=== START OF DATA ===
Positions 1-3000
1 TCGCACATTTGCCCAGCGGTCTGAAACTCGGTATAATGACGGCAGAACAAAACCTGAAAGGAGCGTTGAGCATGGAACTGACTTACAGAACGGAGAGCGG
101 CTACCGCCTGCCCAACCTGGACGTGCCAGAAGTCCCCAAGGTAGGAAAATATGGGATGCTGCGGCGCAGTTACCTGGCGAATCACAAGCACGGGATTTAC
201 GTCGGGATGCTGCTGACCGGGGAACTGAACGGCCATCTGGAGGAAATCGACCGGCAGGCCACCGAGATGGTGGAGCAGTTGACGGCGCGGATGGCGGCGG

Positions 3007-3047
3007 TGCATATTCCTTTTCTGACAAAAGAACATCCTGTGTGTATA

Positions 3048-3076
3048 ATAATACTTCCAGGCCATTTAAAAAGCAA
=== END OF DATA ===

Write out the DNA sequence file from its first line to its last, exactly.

Positions 1-3000
1 TCGCACATTTGCCCAGCGGTCTGAAACTCGGTATAATGACGGCAGAACAAAACCTGAAAGGAGCGTTGAGCATGGAACTGACTTACAGAACGGAGAGCGG
101 CTACCGCCTGCCCAACCTGGACGTGCCAGAAGTCCCCAAGGTAGGAAAATATGGGATGCTGCGGCGCAGTTACCTGGCGAATCACAAGCACGGGATTTAC
201 GTCGGGATGCTGCTGACCGGGGAACTGAACGGCCATCTGGAGGAAATCGACCGGCAGGCCACCGAGATGGTGGAGCAGTTGACGGCGCGGATGGCGGCGG

Positions 3007-3047
3007 TGCATATTCCTTTTCTGACAAAAGAACATCCTGTGTGTATA

Positions 3048-3076
3048 ATAATACTTCCAGGCCATTTAAAAAGCAA